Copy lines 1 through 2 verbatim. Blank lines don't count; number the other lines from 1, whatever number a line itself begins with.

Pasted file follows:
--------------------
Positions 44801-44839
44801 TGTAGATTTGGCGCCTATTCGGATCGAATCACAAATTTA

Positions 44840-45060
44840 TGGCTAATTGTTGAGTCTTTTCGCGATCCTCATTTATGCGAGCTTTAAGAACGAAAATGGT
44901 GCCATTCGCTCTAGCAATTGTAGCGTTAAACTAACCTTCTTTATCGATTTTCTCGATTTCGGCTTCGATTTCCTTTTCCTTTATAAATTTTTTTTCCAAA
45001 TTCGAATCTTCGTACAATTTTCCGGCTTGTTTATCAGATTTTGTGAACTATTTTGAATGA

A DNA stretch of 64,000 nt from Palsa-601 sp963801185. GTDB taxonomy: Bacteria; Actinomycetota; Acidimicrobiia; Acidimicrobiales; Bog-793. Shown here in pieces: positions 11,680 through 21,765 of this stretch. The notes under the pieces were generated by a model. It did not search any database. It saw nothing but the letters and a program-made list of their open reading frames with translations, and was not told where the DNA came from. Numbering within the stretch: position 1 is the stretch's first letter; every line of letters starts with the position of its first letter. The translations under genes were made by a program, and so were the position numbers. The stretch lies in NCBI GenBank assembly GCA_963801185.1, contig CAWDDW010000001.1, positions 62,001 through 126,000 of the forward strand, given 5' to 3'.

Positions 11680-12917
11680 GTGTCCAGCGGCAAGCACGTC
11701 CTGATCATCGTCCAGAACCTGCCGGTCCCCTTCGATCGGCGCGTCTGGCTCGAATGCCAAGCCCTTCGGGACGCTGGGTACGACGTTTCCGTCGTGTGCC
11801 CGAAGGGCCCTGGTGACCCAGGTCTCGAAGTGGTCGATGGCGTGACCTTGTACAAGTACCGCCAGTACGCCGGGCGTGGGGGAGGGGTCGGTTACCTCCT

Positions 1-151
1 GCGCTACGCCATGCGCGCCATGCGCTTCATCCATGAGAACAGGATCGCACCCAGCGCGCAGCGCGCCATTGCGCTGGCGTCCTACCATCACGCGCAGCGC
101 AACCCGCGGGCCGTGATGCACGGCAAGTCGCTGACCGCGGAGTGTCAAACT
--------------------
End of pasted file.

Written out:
Positions 44801-44839
44801 TGTAGATTTGGCGCCTATTCGGATCGAATCACAAATTTA